Nautilus6 min read
The Case for More Science and Philosophy Books for Children
During my career as a scientist and a philosopher I have written and edited, thus far, 14 books. Of these, seven are for the general public. Of those, only one (my very first one, as it turns out) was for children. The same picture emerges if one loo
Nautilus9 min read
Should You Feed Your Kid Probiotics?: It’s not as simple as you think.
Read our interview with article coauthor, Jack Gilbert, director of the Microbiome Institute. Probiotics have been around for centuries. They form part of our ancestral and contemporary diets and have long been associated with positive health benefit
Nautilus7 min read
The Strange Similarity of Neuron and Galaxy Networks: Your life’s memories could, in principle, be stored in the universe’s structure.
Christof Koch, a leading researcher on consciousness and the human brain, has famously called the brain “the most complex object in the known universe.” It’s not hard to see why this might be true. With a hundred billion neurons and a hundred trillio
Nautilus9 min read
This Man’s Immune System Got a Cancer-killing Update
William Ludwig was a 64-year-old retired corrections officer living in Bridgeton, New Jersey, in 2010, when he received a near-hopeless cancer prognosis. The Abramson Cancer Center at the University of Pennsylvania had run out of chemotherapeutic opt
Nautilus7 min read
Where Did Time Come From, and Why Does It Seem to Flow?
Paul Davies has a lot on his mind—or perhaps more accurate to say in his mind. A physicist at Arizona State University, he does research on a wide range of topics, from the abstract fields of theoretical physics and cosmology to the more concrete rea
Nautilus9 min read
How I Coaxed a Western Medicine Skeptic to Get a Biopsy
Although I have lived the majority of my life in New Jersey, Utah has always felt like home. Three of my grandparents were multigenerational Utahns, of pioneer stock, and the other grandparent grew up in nearby Idaho. Our family disrupted this patter
Nautilus24 min readScience
How We Really Tamed the Dog: A daring experiment builds a new tame species in just 60 years.
Suppose you wanted to build the perfect dog from scratch. What would be the key ingredients in the recipe? Loyalty and smarts would be musts. Cuteness would be as well, perhaps with gentle eyes, and a curly, bushy tail that wags in joy in anticipatio
Nautilus9 min readScience
Ingenious: Jack Gilbert: The professor of surgery explains how health emerges from a healthy microbiome.
When I ask Jack Gilbert about the future of medicine, he tells me what he recommends to his graduate students before they head into surgery, “When you go to cut someone open, you don’t just have one patient on the gurney. You have 40 trillion patient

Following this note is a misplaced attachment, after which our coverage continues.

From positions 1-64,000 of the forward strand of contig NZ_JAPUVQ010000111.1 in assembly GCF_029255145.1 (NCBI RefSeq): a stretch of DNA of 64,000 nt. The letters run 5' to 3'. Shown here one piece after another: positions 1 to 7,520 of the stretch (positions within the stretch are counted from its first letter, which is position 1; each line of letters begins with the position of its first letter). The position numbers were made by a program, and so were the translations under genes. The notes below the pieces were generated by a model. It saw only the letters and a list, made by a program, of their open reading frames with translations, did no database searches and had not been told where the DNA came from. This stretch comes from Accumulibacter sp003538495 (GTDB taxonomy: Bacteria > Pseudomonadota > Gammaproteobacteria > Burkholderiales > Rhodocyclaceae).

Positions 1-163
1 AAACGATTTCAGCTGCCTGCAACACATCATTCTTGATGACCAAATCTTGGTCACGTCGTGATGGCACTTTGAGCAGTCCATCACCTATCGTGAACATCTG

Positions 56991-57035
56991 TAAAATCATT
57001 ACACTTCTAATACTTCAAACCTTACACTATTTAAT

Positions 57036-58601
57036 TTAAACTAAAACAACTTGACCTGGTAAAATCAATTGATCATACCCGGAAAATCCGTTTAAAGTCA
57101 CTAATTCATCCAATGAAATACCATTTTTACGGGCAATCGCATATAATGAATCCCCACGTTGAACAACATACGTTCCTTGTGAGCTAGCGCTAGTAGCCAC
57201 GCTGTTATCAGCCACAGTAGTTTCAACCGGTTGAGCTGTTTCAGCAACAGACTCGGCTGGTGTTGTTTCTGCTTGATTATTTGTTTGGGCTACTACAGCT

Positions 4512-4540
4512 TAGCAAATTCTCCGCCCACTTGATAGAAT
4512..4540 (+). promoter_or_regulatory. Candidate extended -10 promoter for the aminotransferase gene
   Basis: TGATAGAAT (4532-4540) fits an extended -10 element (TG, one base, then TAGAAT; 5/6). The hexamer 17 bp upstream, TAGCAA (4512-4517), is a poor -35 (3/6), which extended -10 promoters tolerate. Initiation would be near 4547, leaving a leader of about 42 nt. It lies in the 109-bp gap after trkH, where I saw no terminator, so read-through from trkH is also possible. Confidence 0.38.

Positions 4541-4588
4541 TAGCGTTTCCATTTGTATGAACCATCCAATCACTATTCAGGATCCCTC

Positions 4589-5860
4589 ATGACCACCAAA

Nautilus12 min readSociety
Why New York Is Just an Average City: Understanding any city requires understanding how all cities scale.
How rich, creative, or safe can we expect a city to be? How can we establish which cities are the most innovative, the most violent, or the most effective at generating wealth? How do they rank according to economic activity, the cost of living, the
Nautilus7 min readScience
I Built a Stable Planetary System with 416 Planets in the Habitable Zone
When Frank Drake was a boy, growing up in 1930s Chicago, his parents, observant Baptists, enrolled him in Sunday School. By the time he was 8 years old, he suspected his religion, and others around the world, were, to some extent, environmentally det
Nautilus5 min readScience
What Medicine Is Learning from Animals That Resist Cancer
In recent years, naked mole rats, elephants, and bowhead whales have caught the attention of cancer researchers. At first glance, these three don’t have much in common: naked mole rats are subterranean rodents; elephants roam above ground; and bowhea
Nautilus6 min readScience
How to Weed Creationism Out of Schools
One of the latest victims of Recep Tayyip Erdogan’s authoritarian regime in Turkey isn’t a journalist, or dissident academic, but the concept of evolution. His government’s decision to erase Darwin’s idea—the bedrock of biology—from the high school c
Nautilus8 min read
How Aging Research Is Changing Our Lives: An interview with Eric Verdin, CEO of the Buck Institute for Research on Aging.
Biologist Eric Verdin considers aging a disease. His research group famously discovered several enzymes, including sirtuins, that play an important role in how our mitochondria—the powerhouses of our cells—age. His studies in mice have shown that the
Nautilus11 min read
How the Oil Pipeline Began: Pipeline fights have a longer history than you think.
Soon after Colonel Edwin Drake struck oil, 70 feet down, in Titusville, Pennsylvania, on Aug. 27, 1859, he had a problem. He had nowhere to store the dark green liquid, and no good way to move it. Until then, locals had collected smaller quantities o
Nautilus8 min read
Why You Need Emoji: Emojis are the body language of the digital age.
The use of emojis has become a global phenomenon. By 2015, over 6 billion emojis1 were being sent every day by over 90 percent of the world’s online population.2 Emoji, today, dwarfs even the reach of English. For some, emojis are prompting warnings